Neoliberalism and Education: Rearticulating Social Justice and Inclusion offers a critical reflection on the establishment of neoliberalism as the new global orthodoxy in the field of education, and considers what this means for social justice and inclusion. It brings together writers from a number of countries, who explore tions of inclusion and social justice in educational settings ranging from elementary schools to higher education. Contributors examine policy, practice, and pedagogical considerations covering different dimensions of (in)equality, including disability, race, gender, and class. They raise questions about what social justice and inclusion mean in educational systems that are dominated by competition, benchmarking, and target-driven accountability, and about the new forms of imperialism and colonisation that both drive, and are a product of, market-driven reforms. While exposing the entrenchment, under current neoliberal systems of educational provision, of longstanding patterns of (racialised, classed, and gendered) privilege and disadvantage, the contributions presented in this book also consider the possibilities for hope and resistance, drawing attention to established and successful attempts at democratic education or community organisation across a number of countries. This book was originally published as a special issue of the British Journal of Sociology of Education.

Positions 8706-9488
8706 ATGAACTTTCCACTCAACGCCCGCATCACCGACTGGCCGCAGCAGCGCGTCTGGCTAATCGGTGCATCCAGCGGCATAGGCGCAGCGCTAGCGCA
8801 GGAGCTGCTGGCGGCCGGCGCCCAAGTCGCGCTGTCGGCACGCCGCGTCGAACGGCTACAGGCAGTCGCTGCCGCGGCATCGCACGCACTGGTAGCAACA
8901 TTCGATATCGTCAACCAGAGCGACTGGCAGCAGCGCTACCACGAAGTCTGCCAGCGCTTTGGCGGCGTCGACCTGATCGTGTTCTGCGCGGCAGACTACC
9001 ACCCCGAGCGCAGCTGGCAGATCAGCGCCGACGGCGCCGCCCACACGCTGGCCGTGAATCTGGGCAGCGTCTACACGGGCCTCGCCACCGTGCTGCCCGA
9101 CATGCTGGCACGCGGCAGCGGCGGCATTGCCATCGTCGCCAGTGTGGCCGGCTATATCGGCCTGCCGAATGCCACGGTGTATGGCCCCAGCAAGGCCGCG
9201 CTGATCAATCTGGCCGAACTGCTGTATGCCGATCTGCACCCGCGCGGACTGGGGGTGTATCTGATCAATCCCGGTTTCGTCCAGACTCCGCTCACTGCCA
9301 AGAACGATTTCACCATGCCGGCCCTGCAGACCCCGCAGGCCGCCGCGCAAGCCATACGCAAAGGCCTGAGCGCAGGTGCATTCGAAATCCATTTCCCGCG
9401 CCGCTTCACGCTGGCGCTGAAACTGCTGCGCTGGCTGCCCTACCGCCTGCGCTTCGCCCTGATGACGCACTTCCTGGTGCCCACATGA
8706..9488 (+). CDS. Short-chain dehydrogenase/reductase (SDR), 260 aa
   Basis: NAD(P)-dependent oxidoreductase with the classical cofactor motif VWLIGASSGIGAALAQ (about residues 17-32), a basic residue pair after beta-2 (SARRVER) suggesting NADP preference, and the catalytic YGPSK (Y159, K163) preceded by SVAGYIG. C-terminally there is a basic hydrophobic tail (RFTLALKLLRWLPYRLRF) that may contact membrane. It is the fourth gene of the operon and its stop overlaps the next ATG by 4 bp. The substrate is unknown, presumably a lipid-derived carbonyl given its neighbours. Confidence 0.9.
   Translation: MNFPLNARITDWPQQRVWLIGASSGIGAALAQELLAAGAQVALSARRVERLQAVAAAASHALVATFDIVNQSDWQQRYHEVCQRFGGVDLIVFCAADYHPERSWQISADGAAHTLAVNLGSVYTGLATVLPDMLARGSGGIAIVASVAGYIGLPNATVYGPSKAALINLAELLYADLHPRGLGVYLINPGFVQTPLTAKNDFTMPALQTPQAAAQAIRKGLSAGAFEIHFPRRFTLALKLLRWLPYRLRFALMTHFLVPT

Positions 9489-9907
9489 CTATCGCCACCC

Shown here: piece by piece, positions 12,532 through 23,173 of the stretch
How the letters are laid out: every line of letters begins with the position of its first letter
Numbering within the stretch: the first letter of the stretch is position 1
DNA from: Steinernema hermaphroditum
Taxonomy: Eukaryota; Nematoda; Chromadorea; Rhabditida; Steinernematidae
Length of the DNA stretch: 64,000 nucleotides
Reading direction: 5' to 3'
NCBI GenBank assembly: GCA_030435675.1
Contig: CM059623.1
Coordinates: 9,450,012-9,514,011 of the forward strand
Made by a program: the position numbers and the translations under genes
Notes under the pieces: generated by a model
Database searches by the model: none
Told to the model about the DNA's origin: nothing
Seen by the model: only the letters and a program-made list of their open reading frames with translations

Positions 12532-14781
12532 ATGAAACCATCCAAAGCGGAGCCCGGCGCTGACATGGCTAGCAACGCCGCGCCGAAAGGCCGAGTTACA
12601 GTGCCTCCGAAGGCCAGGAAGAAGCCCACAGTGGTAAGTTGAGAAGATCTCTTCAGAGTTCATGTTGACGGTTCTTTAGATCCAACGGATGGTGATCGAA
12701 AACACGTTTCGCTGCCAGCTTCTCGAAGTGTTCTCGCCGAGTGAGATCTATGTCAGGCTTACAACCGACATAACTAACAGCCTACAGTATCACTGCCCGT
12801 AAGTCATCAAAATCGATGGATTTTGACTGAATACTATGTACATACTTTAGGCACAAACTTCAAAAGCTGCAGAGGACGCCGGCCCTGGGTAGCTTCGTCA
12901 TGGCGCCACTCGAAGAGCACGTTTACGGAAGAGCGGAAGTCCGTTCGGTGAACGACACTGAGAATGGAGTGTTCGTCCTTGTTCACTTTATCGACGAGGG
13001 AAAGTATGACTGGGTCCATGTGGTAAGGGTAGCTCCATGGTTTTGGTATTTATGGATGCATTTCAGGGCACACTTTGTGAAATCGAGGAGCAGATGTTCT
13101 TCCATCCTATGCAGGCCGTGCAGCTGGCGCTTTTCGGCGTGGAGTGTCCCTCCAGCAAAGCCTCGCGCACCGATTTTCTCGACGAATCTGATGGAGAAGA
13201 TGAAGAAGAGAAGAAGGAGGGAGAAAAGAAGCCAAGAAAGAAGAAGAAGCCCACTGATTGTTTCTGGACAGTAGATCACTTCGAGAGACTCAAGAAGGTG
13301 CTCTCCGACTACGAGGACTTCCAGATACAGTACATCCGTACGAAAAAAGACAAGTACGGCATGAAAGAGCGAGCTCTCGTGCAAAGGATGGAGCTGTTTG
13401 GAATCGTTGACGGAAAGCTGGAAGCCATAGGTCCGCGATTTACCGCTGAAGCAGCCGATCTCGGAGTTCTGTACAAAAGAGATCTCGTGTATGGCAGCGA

Kalwant Bhopal is Professor of Education and Social Justice at the University of Southampton, UK. She has published widely on educational inequalities, focusing on marginalised and excluded groups. She is the author of The Experiences of Black and Minority Ethnic Academics: A comparative study of the unequal academy (Routledge, 2015). She is currently conducting research exploring successful support strategies for BME senior leaders in higher education. Farzana Shain is Professor of Sociology of Education at Keele University, UK. Her research and writing focuses on educational inequalities and social justice, and on young people's understandings of the politics of oil. She is the author of The New Folk Devils: Muslim Boys and Education (Trentham, 2011), and The Schooling and Identity of Asian Girls (Trentham, 2003), which both explore the social and political identifications of young people in a schooling context in England, against the backcloth of the global 'war of terror'. She has also written widely about the politics of educational change in the further education sector in England.